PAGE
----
Henri Herbert @ SoundControl
Henri Herbert’s six-hour car journey to Manc-land handed local support act The Creature Comfort an extended support slot on the bar stage at SoundControl. Right from the start of Sally Sucks Ben Le Jeune, their enigmatic and theatrical frontman, spent more time on his knees or in the crowd and combined with his madman stares, sneering and leering he provided the perfect counterbalance to the band who were studious and professional in comparison, a combination that worked well.
Musically The Creature Comfort were very good mixing punk and rock n roll with a dash of soul and even psychedelic sounds from time to time The highlight of the set was definitely a rousing What We Want (Power Corruption & Lies) with its interesting groove that typifies the bands sound and ethos.
Le Jeune ended their set by announcing “You are never going to see us again…unless you come to Club Academy on 19th December” – it’s a done deal as I was blown away by them, the second of two exciting and interesting support bands in two nights.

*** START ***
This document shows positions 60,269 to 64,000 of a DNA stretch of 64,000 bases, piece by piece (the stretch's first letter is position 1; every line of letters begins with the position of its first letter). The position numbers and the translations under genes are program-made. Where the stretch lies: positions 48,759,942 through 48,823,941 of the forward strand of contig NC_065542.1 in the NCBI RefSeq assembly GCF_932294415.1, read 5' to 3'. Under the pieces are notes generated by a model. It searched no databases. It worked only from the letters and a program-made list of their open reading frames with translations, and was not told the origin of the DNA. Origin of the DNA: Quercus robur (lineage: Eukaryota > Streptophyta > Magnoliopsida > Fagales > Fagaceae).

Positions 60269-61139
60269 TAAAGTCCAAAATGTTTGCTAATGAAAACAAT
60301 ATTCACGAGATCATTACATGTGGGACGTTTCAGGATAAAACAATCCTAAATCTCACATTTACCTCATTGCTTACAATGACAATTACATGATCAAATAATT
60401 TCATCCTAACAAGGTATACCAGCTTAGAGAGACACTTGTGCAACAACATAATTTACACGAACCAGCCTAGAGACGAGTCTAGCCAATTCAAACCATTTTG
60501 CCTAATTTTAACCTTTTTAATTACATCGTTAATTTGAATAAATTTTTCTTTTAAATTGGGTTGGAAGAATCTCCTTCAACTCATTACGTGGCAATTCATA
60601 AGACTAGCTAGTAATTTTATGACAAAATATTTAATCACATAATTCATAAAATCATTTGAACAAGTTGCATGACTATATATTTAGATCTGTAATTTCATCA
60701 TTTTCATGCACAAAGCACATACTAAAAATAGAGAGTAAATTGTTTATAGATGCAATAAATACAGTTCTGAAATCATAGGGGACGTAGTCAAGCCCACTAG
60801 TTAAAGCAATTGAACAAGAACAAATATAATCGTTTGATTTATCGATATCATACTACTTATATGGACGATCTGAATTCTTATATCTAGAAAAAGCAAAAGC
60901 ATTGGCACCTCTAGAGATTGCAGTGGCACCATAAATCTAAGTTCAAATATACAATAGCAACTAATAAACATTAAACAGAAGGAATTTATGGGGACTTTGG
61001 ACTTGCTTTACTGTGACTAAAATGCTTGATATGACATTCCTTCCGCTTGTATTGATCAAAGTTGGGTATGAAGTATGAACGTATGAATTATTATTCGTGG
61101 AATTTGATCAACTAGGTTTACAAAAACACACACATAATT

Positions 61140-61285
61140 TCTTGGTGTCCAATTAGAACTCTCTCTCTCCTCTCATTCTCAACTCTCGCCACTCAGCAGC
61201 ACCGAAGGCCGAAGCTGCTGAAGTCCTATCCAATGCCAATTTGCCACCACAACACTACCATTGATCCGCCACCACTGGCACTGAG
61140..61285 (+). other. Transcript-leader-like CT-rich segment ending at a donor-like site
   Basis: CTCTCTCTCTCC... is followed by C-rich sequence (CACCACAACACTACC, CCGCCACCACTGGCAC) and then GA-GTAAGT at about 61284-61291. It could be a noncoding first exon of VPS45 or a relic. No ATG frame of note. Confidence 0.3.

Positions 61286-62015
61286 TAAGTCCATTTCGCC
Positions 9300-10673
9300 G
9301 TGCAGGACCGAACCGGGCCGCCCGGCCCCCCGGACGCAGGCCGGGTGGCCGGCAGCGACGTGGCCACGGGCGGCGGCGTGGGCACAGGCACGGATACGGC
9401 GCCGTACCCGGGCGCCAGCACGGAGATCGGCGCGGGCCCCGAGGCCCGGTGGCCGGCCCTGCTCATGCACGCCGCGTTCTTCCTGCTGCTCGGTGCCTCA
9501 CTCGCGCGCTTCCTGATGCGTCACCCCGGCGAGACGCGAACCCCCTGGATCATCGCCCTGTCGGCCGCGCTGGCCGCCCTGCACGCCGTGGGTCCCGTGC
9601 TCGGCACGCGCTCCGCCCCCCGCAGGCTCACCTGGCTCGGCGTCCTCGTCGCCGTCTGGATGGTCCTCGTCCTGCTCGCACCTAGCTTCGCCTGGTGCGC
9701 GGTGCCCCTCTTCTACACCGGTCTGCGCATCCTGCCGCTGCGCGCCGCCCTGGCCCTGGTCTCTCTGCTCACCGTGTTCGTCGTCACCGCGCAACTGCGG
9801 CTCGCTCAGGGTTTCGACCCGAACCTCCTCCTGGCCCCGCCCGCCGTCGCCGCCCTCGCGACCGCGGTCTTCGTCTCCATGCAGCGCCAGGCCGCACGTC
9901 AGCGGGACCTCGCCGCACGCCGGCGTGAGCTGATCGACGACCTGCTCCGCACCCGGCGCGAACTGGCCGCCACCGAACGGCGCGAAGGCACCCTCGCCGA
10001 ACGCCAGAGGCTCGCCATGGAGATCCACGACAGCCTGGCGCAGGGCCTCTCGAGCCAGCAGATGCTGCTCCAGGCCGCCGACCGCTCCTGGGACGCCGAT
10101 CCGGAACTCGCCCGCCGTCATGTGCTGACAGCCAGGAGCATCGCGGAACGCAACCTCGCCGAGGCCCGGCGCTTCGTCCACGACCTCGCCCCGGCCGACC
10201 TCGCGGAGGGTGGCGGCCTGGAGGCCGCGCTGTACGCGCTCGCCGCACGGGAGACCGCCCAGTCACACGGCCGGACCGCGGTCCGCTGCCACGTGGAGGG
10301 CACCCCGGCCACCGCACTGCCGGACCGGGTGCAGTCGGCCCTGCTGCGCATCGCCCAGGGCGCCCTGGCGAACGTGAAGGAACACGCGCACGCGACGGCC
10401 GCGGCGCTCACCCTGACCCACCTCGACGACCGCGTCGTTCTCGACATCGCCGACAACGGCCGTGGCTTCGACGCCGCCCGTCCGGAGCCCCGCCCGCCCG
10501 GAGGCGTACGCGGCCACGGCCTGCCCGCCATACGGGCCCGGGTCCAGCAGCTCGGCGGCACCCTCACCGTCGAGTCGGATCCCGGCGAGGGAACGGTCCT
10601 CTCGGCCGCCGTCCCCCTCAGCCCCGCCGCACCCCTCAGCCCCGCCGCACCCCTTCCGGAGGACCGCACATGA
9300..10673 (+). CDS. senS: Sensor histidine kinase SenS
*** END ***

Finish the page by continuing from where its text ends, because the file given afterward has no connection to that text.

The Jim Jones Revue were one of the most exciting bands I ever saw play live, and I have been to a lot of gigs. By keeping tabs on all the individuals from the band it was interesting to find that their pianist, French born Henri Herbert, was coming to town.
This isn’t your standard “rock” performance, think 1950’s Jerry Lee Lewis and Elvis Presley with a dash of Ray Charles and you start to get the picture. This is rockabilly and boogie music that your feet just have to start dancing too. Remember kiddies, this is where it all started!
Henri was hammering away at the piano singing shake it on the boogie which really got the crowd dancing and clapping along, it was a huge slab of driving rock n roll – I knew I should have worn my creepers! The Oscar Peterson Oscar’s Boogie was the highlight of the set for me although not a single piece amongst the 20 or so songs packed into the set disappointed.
His playing is a joy to watch, his fingers simply a blur as they rapidly move around his piano. From the boogie to long deep grooves, he is clearly in his element and the subtle and understated playing of his band, drummer Nick Jones and bassist Tim Purkess, allows Herbert to shine.
Elvis may have left the building but Henri Herbert has certainly arrived.
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